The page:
I do not even remember when I read Harry Potter and the Philosophers Stone for the first time. What I do remember is going to a dress-up party as Hermione when I was about six, reciting Ron’s howler with my friends and reassuring my mother that the books and movies weren’t too scary.
The one rule my mother tried to have, is that I had to read the books before seeing the movies. I remember reading Harry Potter and the Order of the Phoenix when I was on holiday with my family when I was nine. After reading the first chapter, when Harry and Dudley get attacked by dementors, I ran up to my parents to say, “I can’t wait to see the movie!”
Every Potterhead has these kinds of memories, and now with the book and movie series concluded, we hold onto it all. Since the last movie came out in 2011 I’ve kept reading the books and watching the movies, I don’t think my obsession has weakened at all.
When I was younger, playing Harry Potter by pretending to have duels or quoting lines from the movies was almost the norm. As we all grew up, playing Harry Potter developed into discussing plot lines and character development. Though I’d be lying if I said a friend hadn’t bought us both wands so we could have duels at age 19.
Harry Potter has defined a generation. We sort ourselves, our friends, our families, even characters from other worlds into Hogwarts houses. Now we can even know our Illvermorny houses, what our patronus would be and which wand would choose us. (Hufflepuff, Pukwudgie, Tortoiseshell Cat and 12 1/4″ Pine wood with unicorn hair since you were wondering.)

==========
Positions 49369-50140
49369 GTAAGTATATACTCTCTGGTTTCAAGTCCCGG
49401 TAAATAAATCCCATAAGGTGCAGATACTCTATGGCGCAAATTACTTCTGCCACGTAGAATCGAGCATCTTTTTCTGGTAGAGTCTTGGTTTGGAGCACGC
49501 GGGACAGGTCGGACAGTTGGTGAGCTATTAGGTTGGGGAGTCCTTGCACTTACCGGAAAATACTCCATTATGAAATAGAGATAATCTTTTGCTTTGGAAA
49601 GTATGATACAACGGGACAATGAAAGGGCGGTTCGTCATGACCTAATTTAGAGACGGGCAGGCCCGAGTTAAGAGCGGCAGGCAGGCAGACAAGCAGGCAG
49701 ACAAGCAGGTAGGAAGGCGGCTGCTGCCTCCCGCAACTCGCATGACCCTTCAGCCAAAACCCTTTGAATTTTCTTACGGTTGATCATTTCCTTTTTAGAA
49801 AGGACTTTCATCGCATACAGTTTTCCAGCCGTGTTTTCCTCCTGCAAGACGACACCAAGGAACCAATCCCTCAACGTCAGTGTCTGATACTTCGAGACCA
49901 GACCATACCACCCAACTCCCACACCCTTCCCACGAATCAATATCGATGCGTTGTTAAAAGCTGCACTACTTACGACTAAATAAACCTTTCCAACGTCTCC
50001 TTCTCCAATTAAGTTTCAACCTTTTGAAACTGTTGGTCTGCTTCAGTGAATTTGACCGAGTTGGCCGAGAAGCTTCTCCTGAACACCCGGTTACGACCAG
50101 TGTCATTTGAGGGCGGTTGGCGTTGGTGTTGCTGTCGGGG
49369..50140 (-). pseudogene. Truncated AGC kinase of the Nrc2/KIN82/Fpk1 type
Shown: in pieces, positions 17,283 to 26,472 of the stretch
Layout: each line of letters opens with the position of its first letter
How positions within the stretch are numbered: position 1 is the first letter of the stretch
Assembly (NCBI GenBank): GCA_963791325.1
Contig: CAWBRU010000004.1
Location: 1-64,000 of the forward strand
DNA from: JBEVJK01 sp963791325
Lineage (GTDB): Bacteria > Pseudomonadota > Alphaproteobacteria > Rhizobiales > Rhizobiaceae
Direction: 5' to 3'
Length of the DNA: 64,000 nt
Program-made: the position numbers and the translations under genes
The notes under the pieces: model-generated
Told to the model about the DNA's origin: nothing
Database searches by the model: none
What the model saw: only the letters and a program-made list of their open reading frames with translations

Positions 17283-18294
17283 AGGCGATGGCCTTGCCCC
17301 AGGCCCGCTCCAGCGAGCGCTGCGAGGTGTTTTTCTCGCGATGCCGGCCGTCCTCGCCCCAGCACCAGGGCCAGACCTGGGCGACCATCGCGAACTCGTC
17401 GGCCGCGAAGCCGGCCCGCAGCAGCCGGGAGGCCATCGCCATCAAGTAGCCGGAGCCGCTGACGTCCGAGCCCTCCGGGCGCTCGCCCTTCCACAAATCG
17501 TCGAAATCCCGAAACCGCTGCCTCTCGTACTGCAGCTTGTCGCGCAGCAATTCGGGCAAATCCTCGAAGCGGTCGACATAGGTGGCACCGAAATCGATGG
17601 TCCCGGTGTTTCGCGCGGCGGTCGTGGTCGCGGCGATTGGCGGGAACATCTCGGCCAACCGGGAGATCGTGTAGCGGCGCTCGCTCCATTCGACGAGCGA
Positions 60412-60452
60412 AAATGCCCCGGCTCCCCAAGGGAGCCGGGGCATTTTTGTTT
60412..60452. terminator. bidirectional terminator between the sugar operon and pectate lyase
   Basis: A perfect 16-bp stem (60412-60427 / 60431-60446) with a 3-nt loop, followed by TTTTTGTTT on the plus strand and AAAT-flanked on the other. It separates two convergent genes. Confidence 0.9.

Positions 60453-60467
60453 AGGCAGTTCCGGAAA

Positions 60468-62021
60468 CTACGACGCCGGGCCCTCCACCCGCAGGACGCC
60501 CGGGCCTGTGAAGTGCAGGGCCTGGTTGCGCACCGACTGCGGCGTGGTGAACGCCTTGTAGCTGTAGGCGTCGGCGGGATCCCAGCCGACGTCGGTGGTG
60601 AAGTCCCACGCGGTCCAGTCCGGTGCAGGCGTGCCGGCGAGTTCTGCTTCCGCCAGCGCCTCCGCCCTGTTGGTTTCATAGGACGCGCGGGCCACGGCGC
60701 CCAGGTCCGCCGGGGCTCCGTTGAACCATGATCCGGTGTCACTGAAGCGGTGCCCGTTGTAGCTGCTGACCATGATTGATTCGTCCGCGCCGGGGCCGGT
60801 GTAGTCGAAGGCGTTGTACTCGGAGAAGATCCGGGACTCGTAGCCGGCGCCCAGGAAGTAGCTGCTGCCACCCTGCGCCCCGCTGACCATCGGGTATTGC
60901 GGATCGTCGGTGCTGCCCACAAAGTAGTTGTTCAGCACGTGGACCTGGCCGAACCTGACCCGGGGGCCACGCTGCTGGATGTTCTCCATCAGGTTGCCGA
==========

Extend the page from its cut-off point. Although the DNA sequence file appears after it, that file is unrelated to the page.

In the past few years we’ve been blessed with new Harry Potter related things to obsess over. From the Illustrated versions of the first two books (so far!), the Cursed Child stage play and script, and of course Fantastic Beasts and Where to Find Them. All of this gives all of us 20-something fans an excuse to continue a childhood obsession. However, it does make my parents question why their 20 year old daughter wanted an illustrated book for Christmas.
How we are fans has changed over the years, Harry Potter fans don’t just own the books, movies, maybe a t-shirt. Currently, I own the series in paperback, half also in hardback along with Fantastic Beasts and Where to Find Them, Quidditch Through the Ages and Tales of Beedle the Bard. I also own the first two illustrated books, the Cursed Child script and the Fantastic Beasts screenplay. I even picked up a copy of Philosphers Stone in Spanish on my first overseas trip last year. I own all eight movies, over a dozen t-shirts, a jumper and a Hufflepuff beanie. There’s more but I think this list proves my point.
The Harry Potter series has sold over 450 billion copies worldwide, has been translated into almost 70 languages with fans of all ages. There have been so many studies proving that those who read this series are more tolerant and accepting of people from minority groups. Harry Potter has literally made a generation of people better, which I just think it’s amazing.
Harry Potter has been a very big part of my life, for my whole life. I literally cannot remember not knowing about this young boy who found out he was a wizard. I am so thankful and grateful for J.K. Rowling for so many reasons. This series has made be a better person, it’s how I fell in love with reading, it’s how I connected with most of my friends and will be the reason I continue to believe in magic throughout adulthood.